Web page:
New Darwin Inc.

Eldon Graves drummed his fingers on the conference room table. Junior ad execs were lined up outside, vying for slots to pitch their new product ideas. Eldon dreaded this time of year, young shining faces stuffing the metaphorical hopper with naive and unoriginal pitches.

The promotional sweeps were coming, and he had to be in front of it. Normally they’d let the algos whip up something, but management insisted on getting ideas internally to seed the process. New Darwin, Inc. was one of the top firms specializing in product design and advertising.

New Darwin didn’t handle mid-tier or bottom of the barrel. That was a job for the hacks training up simplistic algos to mimic popular fads, spewing out a digital firehose of brightly colored over-saturated garbage. Eldon had a friend working the lower tiers of the business, and it wasn’t pretty.

Machines will come for us all, I suppose. Just one thing they haven’t cracked yet, the illogical leaps and intuitive gathering that the human mind could do. Yet. Eldon put his elbows on the table, resting his chin on folded hands. The junior exec trailed off, wondering if her presentation had him offended somehow.

“Excuse me, is there something you don’t like?”, she was eager to make an impression, hair back in that no-nonsense style, subdued shoes and leggings.

“This is for soup, correct?”, Eldon spoke softly, gaining momentum.

“Yes, its a premium offering that–“

“Your costs for this product are too high. Outsource the meat and veg to Baako Brothers. For packaging loop in the Satori people.”

“Baako grows their vegetables on garbage dumps, and the Satori-“

“This is a business. To stay in business we need to hit our margins. Your costs are too high, make the changes.”, Eldon closed his notebook, a signal the pitch was over. The exec gathered her materials, eyes beginning to tear. It was a tough lesson, better she learned it now than trying to pitch the higher-ups with that kind of crap.

This wasn’t the old-aughts. Regulations governing safety standards had been scrapped or deemed useless, a product of relentless birth rates propelling the global population past 10 billion. Infrastructure and governments were at their limits.

Consumer lawsuits were extinct, ground to dust under legislation that opened up opportunities for corporations bold enough to seize them. So what if some chemicals seeped into the process. If customers didn’t like it, they were free to spend half of their income on luxury items.

Gone were the warning labels and cautions. Ten pages for how to plug in an appliance was shortened to “find outlet”. Besides, making premium items was expensive. Easier to use a lower grade of vegetable protein, grown on massive trash dumps than paying a private greenhouse for the top-shelf. Satori Design was known for using heavy metals in their inks and questionable chemicals in their liners, but their packaging costs were the best in the business.

Eldon walked out of the meeting room, dismissing the rest of the hopefuls with a wave of his hand. There wasn’t a single good idea among them. Why even waste my time, he thought. Management was only doing this to maintain the illusion they didn’t rely exclusively on algo-derived advice.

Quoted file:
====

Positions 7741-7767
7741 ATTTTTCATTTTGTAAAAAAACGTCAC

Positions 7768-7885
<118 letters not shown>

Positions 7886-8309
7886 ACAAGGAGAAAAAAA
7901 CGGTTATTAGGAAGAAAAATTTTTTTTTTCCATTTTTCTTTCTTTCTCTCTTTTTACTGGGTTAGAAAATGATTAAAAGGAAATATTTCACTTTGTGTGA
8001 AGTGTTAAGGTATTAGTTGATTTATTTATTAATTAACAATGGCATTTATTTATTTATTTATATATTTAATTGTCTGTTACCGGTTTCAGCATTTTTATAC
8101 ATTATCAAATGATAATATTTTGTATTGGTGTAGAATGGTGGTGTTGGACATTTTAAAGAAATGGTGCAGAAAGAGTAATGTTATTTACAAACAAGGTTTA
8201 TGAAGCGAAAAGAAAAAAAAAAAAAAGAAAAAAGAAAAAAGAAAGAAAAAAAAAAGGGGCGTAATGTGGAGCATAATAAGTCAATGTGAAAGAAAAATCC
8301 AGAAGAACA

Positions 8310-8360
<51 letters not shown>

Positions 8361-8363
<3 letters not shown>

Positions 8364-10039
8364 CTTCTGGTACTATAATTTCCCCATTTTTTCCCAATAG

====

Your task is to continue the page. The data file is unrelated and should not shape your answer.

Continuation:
They were dinosaurs anyway, the entire board and the CEO. Eldon paused near a reflective panel, straightening his tie. If it were up to him they’d all be on the next hyperloop to the African Collective. Eldon brushed lint from his lapel, removing a security card from his breast pocket.

Eldon had been working on something that stepped beyond the status quo. It was time for an aggressive push and higher payoffs. Swiping the card on a recessed reader, Eldon stepped through the large frosted door into his private research lab. Among gleaming racks of samples, technicians consulted algos for the proper mix of profit and lethality.

Too fast, and your customer would expire, crushing all future profitunities. Too slow, and the unit costs would outweigh the income. This was the real frontier. Right here, in this room. Optimizing product details for absolute minimum requirements. In some cases, accelerating mortality if it meant spin-off profits, usually in the form of extended health services and elderly care.

They had a whole line-up of products ready to go. All it would take would be a change of the old guard at the top, and Eldon would be set for life. He walked to the storage room, browsing shelves of prototypes. He selected a few foil pouches, printed with ugly machine codes.

The packaging hadn’t been finalized yet, but he imagined the words set in rustic type on a simulated cloth background. “PrestaPerk, the finest brew – into you! Enjoy our premium offering of roasted coffee beans seasoned with our signature flavors. Drink deep, refresh your body and soul!”

The beans had been grown on former exclusion sites, engineered to absorb certain compounds to assist in reclamation efforts. It was somewhat ironic that old factories had contaminated the soil, and now Eldon was profiting from their past misdeeds.

Eldon pocketed the pouches, walking out to the central elevators. The board meeting was in fifteen minutes, and he had just enough time to substitute his prototype for the usual refreshments. Based on the potency of this batch, he estimated it would take a few months before the heart attacks and organ failures would begin.

Patience, Eldon. Patience.

Entering the elevator, Eldon stared at the display. Soon, he’d be in the top office calling the shots.

Profits demanded no less.